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A Guide to Watch Crystal Replacement

A watch crystal serves as both a display and a protection for your watch. Since it is an exterior and fragile piece of your watch, it can sustain damage and the watch will require watch crystal replacement at some point. Expert and timely watch glass replacement can prolong the longevity of your timepiece.

Depending on the watch you have, its crystal is either made of plastic or glass. People who need watch crystal replacement can have the crystal cut and shaped to the exact dimensions and styles of the original watch. Whether you have a conventional watch with a band or a pocket watch with a chain, if you need a watch glass replacement, the crystal can be cut and shaped in the exact style and cut you want.

When a watch has been worn for a long time, the crystal can begin to show wear. It can become dull, scratched, or in some cases, it can crack. Some watch owners mistakenly think once the crystal is broken or damaged, they will need to buy a new watch.

But, instead of tossing a watch you are otherwise satisfied with, the old damaged crystal can be removed and replaced, bringing new life to an old timepiece. One of the most important elements of replacement is proper fit and unless this is done well, the result will be unsatisfactory. While there are tutorials on replacing glass crystals, unless you are experienced in working with watches and fittings, it’s better to have the job properly done by watch experts.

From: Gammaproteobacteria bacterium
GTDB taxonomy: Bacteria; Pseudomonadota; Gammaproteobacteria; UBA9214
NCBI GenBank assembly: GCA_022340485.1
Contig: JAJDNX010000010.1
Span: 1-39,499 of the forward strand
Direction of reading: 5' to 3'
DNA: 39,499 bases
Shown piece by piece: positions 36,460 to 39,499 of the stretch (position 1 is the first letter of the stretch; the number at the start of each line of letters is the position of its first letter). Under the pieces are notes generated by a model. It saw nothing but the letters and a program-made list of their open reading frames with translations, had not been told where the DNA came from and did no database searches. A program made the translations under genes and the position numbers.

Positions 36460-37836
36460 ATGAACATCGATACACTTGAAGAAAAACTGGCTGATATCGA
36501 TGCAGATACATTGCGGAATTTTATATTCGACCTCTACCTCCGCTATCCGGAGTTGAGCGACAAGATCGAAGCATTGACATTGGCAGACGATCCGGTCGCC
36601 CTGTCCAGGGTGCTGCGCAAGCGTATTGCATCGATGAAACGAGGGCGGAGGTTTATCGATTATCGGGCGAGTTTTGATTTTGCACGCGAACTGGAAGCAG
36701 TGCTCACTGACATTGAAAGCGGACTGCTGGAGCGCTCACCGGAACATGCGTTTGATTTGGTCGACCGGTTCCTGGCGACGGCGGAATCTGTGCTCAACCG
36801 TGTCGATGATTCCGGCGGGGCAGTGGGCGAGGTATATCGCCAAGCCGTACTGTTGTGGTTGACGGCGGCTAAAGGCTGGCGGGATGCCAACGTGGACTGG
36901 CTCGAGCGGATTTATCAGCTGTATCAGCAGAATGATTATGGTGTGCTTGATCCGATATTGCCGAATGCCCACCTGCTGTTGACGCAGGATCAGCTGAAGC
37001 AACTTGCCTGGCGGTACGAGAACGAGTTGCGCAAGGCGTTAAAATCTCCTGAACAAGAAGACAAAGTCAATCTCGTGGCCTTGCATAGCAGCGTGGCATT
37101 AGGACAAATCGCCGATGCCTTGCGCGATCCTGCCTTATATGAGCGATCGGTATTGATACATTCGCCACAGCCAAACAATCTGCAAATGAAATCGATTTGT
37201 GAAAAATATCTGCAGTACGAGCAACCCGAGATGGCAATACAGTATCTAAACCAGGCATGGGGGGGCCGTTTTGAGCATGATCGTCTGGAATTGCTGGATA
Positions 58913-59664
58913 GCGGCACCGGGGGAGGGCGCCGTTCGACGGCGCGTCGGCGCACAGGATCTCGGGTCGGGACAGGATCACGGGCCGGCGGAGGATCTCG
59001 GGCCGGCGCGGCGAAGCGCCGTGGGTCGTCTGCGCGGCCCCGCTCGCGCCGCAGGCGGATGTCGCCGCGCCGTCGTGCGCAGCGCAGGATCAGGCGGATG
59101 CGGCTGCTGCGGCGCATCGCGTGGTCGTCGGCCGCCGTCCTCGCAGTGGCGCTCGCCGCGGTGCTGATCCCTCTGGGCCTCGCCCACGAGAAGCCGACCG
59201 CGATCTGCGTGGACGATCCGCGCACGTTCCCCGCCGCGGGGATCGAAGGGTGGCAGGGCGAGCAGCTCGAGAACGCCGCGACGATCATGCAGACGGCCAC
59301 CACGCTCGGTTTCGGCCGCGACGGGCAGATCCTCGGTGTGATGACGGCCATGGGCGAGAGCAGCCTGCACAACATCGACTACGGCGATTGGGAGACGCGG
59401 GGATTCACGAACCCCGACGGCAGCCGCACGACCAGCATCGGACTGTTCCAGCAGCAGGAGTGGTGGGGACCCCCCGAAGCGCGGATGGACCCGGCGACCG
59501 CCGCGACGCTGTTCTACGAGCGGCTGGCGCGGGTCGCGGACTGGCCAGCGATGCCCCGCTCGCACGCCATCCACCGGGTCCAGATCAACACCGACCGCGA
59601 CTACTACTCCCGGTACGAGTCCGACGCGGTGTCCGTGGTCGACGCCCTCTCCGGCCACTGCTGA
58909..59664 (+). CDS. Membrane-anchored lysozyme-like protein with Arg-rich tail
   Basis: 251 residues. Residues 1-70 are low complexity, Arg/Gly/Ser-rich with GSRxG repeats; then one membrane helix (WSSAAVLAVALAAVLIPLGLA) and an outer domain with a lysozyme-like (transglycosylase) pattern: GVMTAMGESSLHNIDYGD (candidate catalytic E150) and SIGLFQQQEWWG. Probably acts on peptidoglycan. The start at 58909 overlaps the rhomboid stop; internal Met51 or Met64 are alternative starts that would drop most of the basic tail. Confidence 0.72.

Crystal materials from high to low

Watchmaking is a delicate skill and replacing a watch crystal is surprisingly complex. There are many types of watch crystals and all have different benefits. The top choices for watch crystals are usually mineral glass, acrylic, and synthetic sapphire.

When it comes to strength and durability, synthetic sapphire ranks at the top. It is artificially created lab sapphire and is scratch-resistant. Of the three popular materials, synthetic sapphire is the costliest.

Mineral glass is commonly used in today’s watch manufacturing. The surfaces are somewhat scratch resistant. It’s midway point in costs, but this type of crystal tends to shatter easily.

The third common material is acrylic. It is the weakest of the three materials used for watch crystals. Although it does resist shattering, it can scratch or even break. Acrylic is also the least expensive of the three materials.

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